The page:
Resumo Este ensaio tem como objetivo problematizar as relações entre a violência contra as mulheres e o isolamento social durante a pandemia de covid-19, a partir do diálogo entre os aportes teóricos dos estudos interseccionais e as contribuições do Movimento Institucionalista, por meio da filosofia da diferença de Gilles Deleuze. O isolamento social na pandemia comparece como operador de análise e categoria de intersecção, o que pode ser compreendido como acontecimento no contexto do institucionalismo. Trata-se, portanto, de vislumbrar a interseccionalidade a partir de uma perspectiva pós-estruturalista. Busca-se viabilizar a construção de espaços de problematização, a partir das contribuições que vão desde a saúde até as ciências sociais e humanas, campo extenso e diversificado da saúde coletiva, refletindo a própria concepção ampliada de saúde em suas inúmeras interfaces. Por meio dessa perspectiva, buscou-se deslocar a relação de causalidade direta entre o isolamento social e violência contra as mulheres, fazendo uma análise sócio-histórico-política que articule o microssocial, singular, com o contexto macrossocial, a fim de descortinar desigualdades e violências já experimentadas.


Abstract This essay discusses the relations between violence against women and social isolation during the covid-19 pandemic, based on the dialogue between the theoretical contributions of intersectional studies and those of the Institutionalist Movement, using Gilles Deleuze's philosophy of difference. Social isolation in the pandemic appears both as an analytical framework and as an intersection category, which can be understood as an event in the context of institutionalism. This entails, therefore, to envision intersectionality from the post-structuralist perspective. This study sought to open spaces for discussion based on contributions from the field of Collective Health, ranging from health to social and human sciences, reflecting on the expanded concept of health in its several different interfaces. From this perspective, the direct causal link between social isolation and violence against women was displaced by a social-historical-political analysis that articulates the singular, micro-social and the macro-social contexts, unveiling the inequalities and violence already experienced.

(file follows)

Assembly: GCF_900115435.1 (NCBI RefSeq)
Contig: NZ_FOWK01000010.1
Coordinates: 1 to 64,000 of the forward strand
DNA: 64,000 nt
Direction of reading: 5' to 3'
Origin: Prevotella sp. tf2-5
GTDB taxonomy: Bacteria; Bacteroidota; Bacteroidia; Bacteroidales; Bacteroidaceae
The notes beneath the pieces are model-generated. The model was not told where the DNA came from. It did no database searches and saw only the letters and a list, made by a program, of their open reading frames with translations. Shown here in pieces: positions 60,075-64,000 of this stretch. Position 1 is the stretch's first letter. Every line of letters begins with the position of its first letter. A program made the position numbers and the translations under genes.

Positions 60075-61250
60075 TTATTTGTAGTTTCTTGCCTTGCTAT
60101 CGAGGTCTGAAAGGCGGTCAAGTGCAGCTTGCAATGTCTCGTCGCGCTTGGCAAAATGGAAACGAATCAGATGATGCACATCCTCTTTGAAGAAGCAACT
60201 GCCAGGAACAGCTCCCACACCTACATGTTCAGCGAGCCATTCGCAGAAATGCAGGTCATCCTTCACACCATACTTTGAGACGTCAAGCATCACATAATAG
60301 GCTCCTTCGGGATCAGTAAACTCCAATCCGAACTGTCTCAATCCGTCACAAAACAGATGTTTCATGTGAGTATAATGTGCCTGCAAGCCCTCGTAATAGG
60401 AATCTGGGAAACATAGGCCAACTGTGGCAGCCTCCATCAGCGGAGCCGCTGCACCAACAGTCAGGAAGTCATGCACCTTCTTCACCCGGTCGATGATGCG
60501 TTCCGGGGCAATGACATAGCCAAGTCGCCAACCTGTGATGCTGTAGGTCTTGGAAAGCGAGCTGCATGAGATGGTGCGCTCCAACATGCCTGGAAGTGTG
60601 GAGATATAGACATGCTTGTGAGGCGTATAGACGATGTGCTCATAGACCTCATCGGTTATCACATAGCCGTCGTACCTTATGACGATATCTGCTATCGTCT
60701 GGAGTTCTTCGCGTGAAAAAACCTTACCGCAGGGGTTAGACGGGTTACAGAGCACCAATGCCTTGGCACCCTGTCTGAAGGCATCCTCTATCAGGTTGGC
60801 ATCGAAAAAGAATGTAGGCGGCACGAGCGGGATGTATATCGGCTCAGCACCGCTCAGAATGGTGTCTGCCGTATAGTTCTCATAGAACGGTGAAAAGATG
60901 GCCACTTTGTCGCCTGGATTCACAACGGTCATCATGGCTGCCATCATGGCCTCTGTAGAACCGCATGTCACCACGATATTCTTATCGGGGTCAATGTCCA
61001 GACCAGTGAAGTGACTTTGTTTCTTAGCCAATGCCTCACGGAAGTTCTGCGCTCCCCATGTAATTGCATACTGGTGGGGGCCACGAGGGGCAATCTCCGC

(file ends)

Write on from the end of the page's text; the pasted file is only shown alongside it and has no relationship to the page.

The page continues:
Subject(s)
Humans , Male , Female , Social Isolation , Domestic Violence , Violence Against Women , Intersectionality , COVID-19
10.
BJPsych Advances ; : No Pagination Specified, 2022.
Article in English | APA PsycInfo | ID: covidwho-1817326

ABSTRACT

SUMMARY The rise in domestic violence and abuse has been dubbed a 'pandemic within a pandemic'. Individuals known to mental health services are particularly vulnerable. Yet despite challenges to mitigating domestic violence and abuse in this group, the COVID-19 pandemic has provided opportunities to develop new interventions to support those affected. (PsycInfo Database Record (c) 2022 APA, all rights reserved)

11.
Crime Sci ; 10(1): 24, 2021.
Article in English | MEDLINE | ID: covidwho-1817275

ABSTRACT

The spread of COVID-19 has prompted Governments around the world to impose draconian restrictions on business activity, public transport, and public freedom of movement. The effect of these restrictions appears to vary from country to country and, in some cases, from one area to another within a country. This paper examines the impact of the COVID-19 restrictions imposed in New South Wales (NSW) by the State Government. We examine week-to-week changes in 13 categories of crime (and four aggregated categories) from 2 January 2017 to 28 June 2020. Rather than using the pre-intervention data to make a forecast and then comparing that with what is actually observed, we use a Box-Jenkins (ARIMA) approach to model the entire time series. Our results are broadly in accord with those of other studies, but we find no effect of the lockdown (upward or downward) on domestic assault. SUPPLEMENTARY INFORMATION: The online version contains supplementary material available at 10.1186/s40163-021-00160-x.